Samhita Arni was Tara's youngest author - they published her version of the great epic Mahabharatha in 1996, when she was 12. The book, which she wrote and illustrated, has been published in seven languages. She has since studied film and religion at Mount Holyoke College in Massachusetts, US, and is currently working with a Pakistani woman filmmaker. Moyna and Joydeb Chitrakar are performers and artists from the Patua scroll painting tradition of West Bengal. To watch a video of Moyna Chitrakar performing from the Ramayana scroll which inspired the book click here
The Ramayana, one of India's ancient epics, like the Iliad, features two kingdoms at war over a beautiful queen. Arni (The Mahabharatha: A Child's View) gives that queen a voice. Sita, imprisoned in a garden with demons for guards, hears reports of the battles between her husband's allies and those of her abductor, but they bring little satisfaction. Instead, she questions the glory of male heroism: "War, in some ways, is merciful to men.... But if you are a woman... you become the mother of dead sons, a widow, or an orphan; or worse, a prisoner." The fantastic creatures of the epic appear as in the original-the snake-eating bird-deity Garuda, the form-changing monkey hero Hanuman, the animals who build a gigantic bridge over the ocean-but their deeds are tinged with sadness. Chitrakar's (Tsunami) traditional Bengali figures, with their static poses and staring eyes, are energized by dynamic, graphic novel-style panel layouts, but they're unlikely by themselves to draw young readers, who may struggle with the story's complexity. Nonetheless, Arni's retelling is a moving and important one. Ages 10-up. (Oct.) (c) Copyright PWxyz, LLC. All rights reserved.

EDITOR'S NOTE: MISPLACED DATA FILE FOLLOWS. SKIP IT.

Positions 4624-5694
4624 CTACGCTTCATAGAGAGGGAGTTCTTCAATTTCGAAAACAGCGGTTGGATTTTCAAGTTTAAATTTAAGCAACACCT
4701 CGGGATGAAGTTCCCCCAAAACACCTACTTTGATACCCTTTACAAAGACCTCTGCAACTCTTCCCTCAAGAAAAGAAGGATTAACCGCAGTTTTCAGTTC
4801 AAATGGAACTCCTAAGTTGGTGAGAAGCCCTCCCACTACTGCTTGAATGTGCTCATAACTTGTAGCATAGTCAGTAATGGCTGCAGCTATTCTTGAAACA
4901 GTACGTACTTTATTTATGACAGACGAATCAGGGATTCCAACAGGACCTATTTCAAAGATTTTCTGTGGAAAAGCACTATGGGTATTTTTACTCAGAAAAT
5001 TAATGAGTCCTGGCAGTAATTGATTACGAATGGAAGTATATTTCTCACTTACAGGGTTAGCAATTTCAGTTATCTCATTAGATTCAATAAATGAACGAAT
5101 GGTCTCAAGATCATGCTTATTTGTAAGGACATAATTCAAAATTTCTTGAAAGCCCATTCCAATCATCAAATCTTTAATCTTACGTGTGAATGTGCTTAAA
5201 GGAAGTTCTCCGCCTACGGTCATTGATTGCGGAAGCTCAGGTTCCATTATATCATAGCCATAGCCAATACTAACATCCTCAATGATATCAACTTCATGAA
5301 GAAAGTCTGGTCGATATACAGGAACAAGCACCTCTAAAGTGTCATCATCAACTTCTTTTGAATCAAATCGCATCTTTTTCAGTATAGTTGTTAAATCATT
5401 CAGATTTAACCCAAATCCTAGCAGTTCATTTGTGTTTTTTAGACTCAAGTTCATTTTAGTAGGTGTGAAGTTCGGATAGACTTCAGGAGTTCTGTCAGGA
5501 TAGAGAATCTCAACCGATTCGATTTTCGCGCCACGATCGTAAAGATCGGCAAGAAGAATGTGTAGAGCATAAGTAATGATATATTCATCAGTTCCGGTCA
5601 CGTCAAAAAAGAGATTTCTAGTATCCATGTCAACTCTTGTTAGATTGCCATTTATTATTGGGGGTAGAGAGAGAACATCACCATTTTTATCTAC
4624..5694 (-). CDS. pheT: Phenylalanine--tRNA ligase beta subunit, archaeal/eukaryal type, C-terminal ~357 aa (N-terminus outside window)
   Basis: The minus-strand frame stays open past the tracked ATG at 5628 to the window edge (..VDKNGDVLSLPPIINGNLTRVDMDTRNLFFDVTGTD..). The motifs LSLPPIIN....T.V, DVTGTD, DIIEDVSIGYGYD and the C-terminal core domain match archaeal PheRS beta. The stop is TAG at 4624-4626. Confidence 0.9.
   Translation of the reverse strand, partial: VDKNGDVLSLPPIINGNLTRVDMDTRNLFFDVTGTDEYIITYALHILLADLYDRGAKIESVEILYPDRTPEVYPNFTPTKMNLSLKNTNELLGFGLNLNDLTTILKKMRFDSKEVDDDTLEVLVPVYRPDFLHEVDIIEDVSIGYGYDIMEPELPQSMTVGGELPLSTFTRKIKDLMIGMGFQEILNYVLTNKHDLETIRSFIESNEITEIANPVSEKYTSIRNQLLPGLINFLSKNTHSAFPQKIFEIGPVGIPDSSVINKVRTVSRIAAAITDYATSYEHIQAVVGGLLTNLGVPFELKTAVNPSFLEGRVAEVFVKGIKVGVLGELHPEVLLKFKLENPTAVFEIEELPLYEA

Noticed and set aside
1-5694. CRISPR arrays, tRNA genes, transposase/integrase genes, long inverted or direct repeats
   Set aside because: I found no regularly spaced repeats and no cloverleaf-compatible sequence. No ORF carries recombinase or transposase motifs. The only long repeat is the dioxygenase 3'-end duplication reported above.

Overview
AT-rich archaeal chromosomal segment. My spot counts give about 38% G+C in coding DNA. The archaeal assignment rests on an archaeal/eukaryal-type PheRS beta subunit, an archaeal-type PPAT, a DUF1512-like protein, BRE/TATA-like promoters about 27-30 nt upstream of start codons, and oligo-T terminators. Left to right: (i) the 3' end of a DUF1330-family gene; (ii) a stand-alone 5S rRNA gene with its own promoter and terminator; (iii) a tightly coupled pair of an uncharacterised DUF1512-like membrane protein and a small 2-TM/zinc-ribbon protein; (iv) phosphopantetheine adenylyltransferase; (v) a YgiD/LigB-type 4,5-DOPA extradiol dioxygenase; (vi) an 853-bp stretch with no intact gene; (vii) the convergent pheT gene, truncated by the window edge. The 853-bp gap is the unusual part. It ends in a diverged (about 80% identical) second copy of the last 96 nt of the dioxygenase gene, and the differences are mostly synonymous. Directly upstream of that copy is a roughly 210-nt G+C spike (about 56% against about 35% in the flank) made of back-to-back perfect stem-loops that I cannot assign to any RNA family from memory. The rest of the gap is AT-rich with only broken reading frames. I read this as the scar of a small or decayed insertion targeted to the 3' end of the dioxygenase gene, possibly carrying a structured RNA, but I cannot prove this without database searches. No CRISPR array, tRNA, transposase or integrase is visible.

The Ramayana saga dramatically chronicles the struggles of Queen Sita. Numerous plot turns, magical animals, sorcery, divine gods, and demons create drama. This visually stunning graphic novel, told from Sita's perspective, uses drawings from traditional Hindu pictographs and cave paintings. (c) Copyright 2012. Library Journals LLC, a wholly owned subsidiary of Media Source, Inc. No redistribution permitted.
A must-purchase based on the strength of its dramatic story and arresting art, enhanced by superior design and high-quality production. Brilliant and fresh. School Library Journal Gorgeous, vibrant illustrations ... The age range for this book is really boundless ... American Library Association Arni's retelling is a moving and important one Publishers Weekly